Semiflex PCB: the low-cost alternative to rigidflex
Semiflex is considered a low-cost alternative to rigid-flex technology. The absence of flex foils lowers the price, but also reduces the bending properties. The movable areas here are created by deep milling in the FR4 PCB, the remaining thickness is only about 150 µm. The PCB is therefore bendable in this area together with the tracks placed on it and the flex varnish or cover foil applied over the tracks. In contrast to the rigid-flex technology, the bending radius must be at least 5 mm. The Semiflex structure is well suited for static bending stress during assembly and installation. In the simplest case, part of the PCB can be bent after assembly and fixed in this position during installation in the enclosure.
An example of this technology is the newly developed test bench of the company LSP Innovative Automotive Systems for the automotive sector. This test bench is used for the electromotive actuation of the 16 gas exchange valves of a research combustion engine. For assembly and space reasons, the control unit of four valves of a cylinder is combined into a U-shaped module. Test bench measurement signals are acquired in the central part of the board and must be distributed to the lateral wings. Since a solution with connectors was too large for the available installation space, Semiflex technology was chosen as the most suitable and cost-effective PCB technology.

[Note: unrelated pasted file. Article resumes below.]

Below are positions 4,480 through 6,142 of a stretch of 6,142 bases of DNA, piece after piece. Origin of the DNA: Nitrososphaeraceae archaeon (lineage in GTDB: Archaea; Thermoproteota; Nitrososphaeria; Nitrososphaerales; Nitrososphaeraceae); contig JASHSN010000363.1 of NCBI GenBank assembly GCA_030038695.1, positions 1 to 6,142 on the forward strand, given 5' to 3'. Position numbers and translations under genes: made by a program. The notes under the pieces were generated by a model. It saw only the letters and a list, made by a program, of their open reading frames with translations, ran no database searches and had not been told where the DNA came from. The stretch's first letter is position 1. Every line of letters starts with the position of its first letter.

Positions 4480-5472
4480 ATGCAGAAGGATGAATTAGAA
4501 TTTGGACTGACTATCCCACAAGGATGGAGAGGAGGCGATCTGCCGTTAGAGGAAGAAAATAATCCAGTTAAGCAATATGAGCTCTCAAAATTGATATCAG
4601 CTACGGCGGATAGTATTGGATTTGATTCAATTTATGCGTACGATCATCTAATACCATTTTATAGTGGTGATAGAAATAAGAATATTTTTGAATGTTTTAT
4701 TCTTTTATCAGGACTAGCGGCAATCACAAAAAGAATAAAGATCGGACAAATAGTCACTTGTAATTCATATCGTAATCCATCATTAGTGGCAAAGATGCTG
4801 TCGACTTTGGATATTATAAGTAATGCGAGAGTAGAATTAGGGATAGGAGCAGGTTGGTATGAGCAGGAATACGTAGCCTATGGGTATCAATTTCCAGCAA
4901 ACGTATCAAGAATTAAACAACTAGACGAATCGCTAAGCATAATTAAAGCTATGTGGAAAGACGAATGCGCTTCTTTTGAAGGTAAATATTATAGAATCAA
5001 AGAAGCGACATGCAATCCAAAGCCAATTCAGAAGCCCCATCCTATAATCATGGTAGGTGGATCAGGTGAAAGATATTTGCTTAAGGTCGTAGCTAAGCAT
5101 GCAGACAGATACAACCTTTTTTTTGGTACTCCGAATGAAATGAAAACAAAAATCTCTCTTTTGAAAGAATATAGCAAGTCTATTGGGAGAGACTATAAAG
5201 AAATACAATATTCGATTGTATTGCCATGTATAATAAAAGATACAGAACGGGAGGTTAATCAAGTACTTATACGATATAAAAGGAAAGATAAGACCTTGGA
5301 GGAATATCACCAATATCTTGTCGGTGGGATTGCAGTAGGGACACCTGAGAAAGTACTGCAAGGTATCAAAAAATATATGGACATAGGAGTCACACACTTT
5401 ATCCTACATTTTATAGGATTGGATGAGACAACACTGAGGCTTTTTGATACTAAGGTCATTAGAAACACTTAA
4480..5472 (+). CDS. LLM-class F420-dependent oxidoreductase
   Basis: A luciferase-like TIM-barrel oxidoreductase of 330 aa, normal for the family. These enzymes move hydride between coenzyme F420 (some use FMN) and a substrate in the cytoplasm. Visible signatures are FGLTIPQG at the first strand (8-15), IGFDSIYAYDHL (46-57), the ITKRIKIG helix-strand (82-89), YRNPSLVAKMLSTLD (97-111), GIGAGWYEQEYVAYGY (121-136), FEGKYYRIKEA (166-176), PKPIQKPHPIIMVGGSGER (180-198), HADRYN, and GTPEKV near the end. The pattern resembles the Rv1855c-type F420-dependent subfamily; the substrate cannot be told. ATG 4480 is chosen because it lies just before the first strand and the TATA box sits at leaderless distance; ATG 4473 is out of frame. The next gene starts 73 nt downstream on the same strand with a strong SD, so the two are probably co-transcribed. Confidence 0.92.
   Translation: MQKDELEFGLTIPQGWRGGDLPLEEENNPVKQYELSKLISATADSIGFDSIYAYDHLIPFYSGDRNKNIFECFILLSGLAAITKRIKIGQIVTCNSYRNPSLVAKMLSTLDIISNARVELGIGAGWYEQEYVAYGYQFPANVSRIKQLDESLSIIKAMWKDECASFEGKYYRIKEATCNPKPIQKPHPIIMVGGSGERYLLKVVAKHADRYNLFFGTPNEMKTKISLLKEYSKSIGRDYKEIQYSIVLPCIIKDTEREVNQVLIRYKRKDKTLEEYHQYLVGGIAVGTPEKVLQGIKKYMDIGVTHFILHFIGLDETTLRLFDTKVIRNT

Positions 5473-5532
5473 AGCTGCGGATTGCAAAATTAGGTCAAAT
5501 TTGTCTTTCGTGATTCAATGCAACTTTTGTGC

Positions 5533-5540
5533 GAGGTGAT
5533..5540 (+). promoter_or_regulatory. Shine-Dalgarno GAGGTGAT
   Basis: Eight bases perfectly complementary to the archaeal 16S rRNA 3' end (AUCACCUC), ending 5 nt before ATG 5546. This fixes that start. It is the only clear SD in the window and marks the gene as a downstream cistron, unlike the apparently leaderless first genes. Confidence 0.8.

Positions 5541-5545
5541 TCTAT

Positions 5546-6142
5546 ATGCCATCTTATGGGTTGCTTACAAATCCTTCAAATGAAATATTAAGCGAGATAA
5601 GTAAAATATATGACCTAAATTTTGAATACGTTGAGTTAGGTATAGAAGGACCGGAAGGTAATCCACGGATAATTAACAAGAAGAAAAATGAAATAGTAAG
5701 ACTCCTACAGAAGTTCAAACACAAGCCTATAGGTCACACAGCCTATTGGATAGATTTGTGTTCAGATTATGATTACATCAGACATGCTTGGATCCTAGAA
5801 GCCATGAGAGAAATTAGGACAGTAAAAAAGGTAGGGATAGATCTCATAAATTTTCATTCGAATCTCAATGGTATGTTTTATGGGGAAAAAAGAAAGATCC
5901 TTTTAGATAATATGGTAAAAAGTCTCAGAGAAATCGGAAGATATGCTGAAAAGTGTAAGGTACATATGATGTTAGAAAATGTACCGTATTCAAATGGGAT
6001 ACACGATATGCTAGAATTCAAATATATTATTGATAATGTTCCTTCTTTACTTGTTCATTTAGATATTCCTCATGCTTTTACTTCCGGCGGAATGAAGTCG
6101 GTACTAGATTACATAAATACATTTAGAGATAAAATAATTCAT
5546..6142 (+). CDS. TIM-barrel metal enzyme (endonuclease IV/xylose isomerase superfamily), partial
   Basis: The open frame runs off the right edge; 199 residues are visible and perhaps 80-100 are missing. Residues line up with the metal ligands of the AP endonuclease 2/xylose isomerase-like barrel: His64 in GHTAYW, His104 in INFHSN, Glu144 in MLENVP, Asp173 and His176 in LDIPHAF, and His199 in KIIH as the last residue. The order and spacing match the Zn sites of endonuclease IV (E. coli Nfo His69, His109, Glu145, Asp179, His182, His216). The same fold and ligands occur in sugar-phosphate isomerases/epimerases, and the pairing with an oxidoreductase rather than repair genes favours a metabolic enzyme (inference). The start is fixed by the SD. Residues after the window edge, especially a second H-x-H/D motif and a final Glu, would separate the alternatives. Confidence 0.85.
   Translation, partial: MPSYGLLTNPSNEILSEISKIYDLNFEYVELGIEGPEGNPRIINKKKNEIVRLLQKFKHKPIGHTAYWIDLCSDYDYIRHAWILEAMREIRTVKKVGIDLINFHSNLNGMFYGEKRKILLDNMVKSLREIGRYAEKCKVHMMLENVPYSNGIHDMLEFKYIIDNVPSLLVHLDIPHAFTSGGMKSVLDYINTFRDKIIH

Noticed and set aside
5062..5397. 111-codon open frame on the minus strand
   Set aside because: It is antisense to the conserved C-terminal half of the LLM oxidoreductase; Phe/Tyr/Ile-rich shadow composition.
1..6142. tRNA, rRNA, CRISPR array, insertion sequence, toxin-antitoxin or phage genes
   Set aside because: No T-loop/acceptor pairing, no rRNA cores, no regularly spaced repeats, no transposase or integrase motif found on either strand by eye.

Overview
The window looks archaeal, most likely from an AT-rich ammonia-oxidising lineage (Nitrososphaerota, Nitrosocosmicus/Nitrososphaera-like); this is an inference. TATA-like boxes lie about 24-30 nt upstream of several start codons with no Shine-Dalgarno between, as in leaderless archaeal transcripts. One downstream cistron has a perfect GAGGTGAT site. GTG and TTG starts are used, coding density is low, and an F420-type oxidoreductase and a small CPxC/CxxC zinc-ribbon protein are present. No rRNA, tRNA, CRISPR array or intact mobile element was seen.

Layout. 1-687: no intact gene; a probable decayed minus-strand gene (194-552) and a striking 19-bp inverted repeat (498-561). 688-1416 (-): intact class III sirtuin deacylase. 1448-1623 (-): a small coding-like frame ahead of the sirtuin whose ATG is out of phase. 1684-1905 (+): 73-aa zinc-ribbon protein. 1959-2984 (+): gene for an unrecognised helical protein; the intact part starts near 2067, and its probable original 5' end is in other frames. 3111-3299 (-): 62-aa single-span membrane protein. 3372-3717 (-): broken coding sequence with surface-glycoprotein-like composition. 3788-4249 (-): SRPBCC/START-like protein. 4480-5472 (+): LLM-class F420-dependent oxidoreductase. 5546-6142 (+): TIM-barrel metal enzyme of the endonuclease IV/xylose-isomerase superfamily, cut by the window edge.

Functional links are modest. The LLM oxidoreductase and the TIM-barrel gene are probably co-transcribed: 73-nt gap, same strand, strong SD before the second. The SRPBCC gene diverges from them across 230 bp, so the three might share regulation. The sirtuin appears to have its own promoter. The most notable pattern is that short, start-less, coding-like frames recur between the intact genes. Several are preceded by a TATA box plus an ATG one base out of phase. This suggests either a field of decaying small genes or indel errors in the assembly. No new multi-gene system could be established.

When flat, the Semiflex PCB measures 413 mm x 276 mm and consists of six layers of 70 µm copper each. The areas to be bent by 90° during assembly have a length of 8.5 mm and the total width of all bending areas is 426 mm. A total of 195 conductive tracks are routed over the four semi-flexible areas. Bent twice by 90°, the PCB only requires a volume of 175 mm x 67 mm x 276 mm when assembled. The current conduction to the power components and even the heat dissipation could be realised with embedded copper profiles on the same PCB.